(Letter to Gospel Guardian, published June, 1949)

Brother Cope recognized the danger of placing the pursuit of academic standing over the faithful teaching of God's word. Further, he noted the need to teach the truth so that students would be able to "meet" the issues. Rather than putting out various theories and inviting the student to pick the one he wants, Cope intended that truth be defended and error exposed.

It is readily accepted that brethren now and in the past have differed on what is taught in Genesis 1. The fact that sincere brethren differ, and that a man has "a humble spirit, a tender heart, and a sincere desire to know and teach only the truth of God", does not validate a "believe what you want" mentality. The Bible says, "For in six days the LORD made the heavens and the earth, the sea, and all that is in them, and rested the seventh day. Therefore the LORD blessed the Sabbath day and hallowed it" (Exodus 20:11). It is our place to accept that passage, not to place it side by side with three other theories which deny its literal truth.

Some Parallels

The problem with such an attitude can be seen when taken to its ultimate end. A few examples will suffice.

  1. Various theories are espoused on the subject of Marriage, Divorce and Remarriage. False teachers abound who advocate theories that deny the plain scripture stated by Matthew 19:9. Would it be appropriate for a professor at Florida College to present the various conflicting theories to students without refuting those theories which are false? Are we to tell our children to choose the view we like best, and be prepared to defend it? Are we going to grade them not on what the Bible teaches, but on their ability to defend their false position? If a professor did such a thing could brother Caldwell write a letter in defense of him saying, "He has not, to my knowledge, taught error in the classroom of Florida College." ?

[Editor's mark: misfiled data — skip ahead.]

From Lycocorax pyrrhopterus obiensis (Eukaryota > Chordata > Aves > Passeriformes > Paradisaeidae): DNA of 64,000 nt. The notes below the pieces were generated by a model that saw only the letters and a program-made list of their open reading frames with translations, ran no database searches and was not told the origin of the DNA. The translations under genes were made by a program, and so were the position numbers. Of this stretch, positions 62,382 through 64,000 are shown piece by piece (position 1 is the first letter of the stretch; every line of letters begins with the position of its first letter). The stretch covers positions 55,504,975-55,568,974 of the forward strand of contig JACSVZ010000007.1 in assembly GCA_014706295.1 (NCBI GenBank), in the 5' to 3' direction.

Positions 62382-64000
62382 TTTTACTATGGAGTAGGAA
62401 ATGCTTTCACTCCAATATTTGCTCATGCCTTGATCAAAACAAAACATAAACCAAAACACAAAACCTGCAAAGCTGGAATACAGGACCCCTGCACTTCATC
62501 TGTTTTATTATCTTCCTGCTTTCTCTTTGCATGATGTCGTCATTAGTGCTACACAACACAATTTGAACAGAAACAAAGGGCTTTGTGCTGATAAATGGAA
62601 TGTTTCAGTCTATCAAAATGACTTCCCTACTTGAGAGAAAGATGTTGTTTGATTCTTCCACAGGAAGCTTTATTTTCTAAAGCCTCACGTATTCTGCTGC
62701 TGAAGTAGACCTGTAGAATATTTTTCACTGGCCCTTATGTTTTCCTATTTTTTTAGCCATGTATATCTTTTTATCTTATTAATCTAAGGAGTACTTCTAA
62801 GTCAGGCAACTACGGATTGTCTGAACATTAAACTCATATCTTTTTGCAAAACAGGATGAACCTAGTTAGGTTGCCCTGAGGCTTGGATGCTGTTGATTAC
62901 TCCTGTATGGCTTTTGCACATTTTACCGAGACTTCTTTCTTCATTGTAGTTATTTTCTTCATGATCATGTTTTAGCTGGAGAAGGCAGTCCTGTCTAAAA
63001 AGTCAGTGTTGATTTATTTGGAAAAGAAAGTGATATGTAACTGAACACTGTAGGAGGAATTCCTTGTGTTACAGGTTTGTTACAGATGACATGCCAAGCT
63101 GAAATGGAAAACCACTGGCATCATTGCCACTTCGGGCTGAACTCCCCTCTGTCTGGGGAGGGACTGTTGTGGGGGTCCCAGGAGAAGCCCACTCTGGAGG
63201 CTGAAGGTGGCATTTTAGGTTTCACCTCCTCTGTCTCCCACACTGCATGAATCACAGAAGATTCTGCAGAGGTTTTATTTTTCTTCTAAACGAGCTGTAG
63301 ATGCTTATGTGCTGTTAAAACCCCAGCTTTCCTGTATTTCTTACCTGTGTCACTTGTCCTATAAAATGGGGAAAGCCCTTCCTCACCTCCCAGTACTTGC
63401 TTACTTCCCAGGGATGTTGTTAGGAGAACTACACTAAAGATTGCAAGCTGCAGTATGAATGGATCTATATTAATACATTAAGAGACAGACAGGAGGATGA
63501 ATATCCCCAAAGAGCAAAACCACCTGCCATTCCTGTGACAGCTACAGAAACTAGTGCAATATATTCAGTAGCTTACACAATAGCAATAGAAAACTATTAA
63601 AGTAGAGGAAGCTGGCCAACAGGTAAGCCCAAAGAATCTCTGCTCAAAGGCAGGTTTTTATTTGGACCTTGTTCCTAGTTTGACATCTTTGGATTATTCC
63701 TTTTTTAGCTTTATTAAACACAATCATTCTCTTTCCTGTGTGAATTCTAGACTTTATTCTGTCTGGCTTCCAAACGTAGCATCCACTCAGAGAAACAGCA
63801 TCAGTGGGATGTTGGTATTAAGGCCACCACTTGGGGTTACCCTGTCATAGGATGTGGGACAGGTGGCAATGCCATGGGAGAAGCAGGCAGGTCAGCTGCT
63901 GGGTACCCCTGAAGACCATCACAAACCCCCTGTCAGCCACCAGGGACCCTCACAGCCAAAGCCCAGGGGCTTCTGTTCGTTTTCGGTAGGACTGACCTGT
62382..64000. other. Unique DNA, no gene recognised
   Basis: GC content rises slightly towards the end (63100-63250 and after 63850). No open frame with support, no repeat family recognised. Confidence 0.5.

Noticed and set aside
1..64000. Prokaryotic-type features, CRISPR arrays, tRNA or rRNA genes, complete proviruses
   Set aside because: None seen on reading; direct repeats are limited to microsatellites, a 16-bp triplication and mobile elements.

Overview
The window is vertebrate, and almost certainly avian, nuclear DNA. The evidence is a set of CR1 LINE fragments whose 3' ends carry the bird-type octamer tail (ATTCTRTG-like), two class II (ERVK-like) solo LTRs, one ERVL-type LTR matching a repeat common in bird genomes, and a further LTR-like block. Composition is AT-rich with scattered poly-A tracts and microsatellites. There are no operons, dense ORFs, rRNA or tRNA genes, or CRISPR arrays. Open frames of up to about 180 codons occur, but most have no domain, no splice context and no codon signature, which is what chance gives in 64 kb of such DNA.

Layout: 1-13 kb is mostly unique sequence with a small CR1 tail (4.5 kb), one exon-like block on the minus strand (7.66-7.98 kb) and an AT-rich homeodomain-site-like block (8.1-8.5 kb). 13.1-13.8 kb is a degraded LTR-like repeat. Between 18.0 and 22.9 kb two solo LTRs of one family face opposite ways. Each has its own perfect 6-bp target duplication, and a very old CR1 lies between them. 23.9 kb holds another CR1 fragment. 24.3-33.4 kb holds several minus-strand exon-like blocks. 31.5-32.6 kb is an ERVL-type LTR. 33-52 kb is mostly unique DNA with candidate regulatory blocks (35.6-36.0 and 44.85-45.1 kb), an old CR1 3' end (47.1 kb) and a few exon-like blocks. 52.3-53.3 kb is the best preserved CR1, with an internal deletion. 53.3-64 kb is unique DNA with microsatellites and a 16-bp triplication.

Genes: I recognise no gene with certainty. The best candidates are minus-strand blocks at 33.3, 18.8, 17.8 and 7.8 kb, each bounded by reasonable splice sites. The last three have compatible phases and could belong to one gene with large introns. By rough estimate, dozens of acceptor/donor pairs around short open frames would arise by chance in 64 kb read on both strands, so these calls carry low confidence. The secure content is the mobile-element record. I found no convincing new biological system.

2. Many theories abound regarding eschatology. Premillinial thought is endemic to denominationalism. Some brethren have taken a false position coined as "Realized Eschatology." Should a Florida College professor present each position to the student without a value judgment? Should the student be given free reign to choose the position they wish to hold, grading only on their ability to defend their position?

  3. How about an issue that addresses the salvation of any soul. There are several positions regarding the necessity of baptism in securing the salvation of man. Others disagree on the method of baptism, some advocating a substitution of sprinkling or pouring for immersion. Again, (hopefully not trying the reader's patience too severely by repetition ), we ask: Is it appropriate to present each position without a value judgment? Are we to show the "strengths and weaknesses" of each position? Are we to allow each child to believe as they wish, only grading on their ability, in effect, to spout the human sophistry that accompanies those who advocate such error?

What has happened to the attitude brethren have always had that error is indefensible? Is human sophistry now to be euphemized as "strengths and weaknesses"? Can we know the truth? Is it appropriate to defend the truth and refute error in the college classroom? If not, can we truly say that the Bible should be taught to our children in that setting? Do you want your kids to get their Bible instruction in such an academic setting?

By the way, if Shane Scott takes the position that one of the views he espouses in the lecture is truth, how is it he can state that truth has strengths and weaknesses? Truth has no weakness! It is assailed by human sophistry, and is sometimes misunderstood, but the perception is not the reality. The fact that brothers Scott, Jenkins and Caldwell would couch the issue in such terms is in itself a cause for alarm.

These Issues Addressed in the Church

When these issues are addressed from the pulpit and in classes in the local church, all of the positions are examined. However, in so doing the truth is extolled, and the error is refuted. Brethren need to hear about all of the theories espoused regarding the creation account, and the truth of Exodus 20:11 needs to be affirmed. Brethren need to hear the false positions taken regarding Divorce and Remarriage, and the truth of Matthew 19:9 and Romans 7:1-3 needs to be affirmed. Brethren need to hear the false positions taken regarding the end time, and the truth of such passages as 2 Peter 3:7-13 needs to be upheld. Error taught on the subject of Baptism needs to be examined and refuted, and passages such as Mark 16:16; Romans 6; and 1 Peter 3:21 need to be defended. To treat the word of God in any other way is without defense, no matter the setting.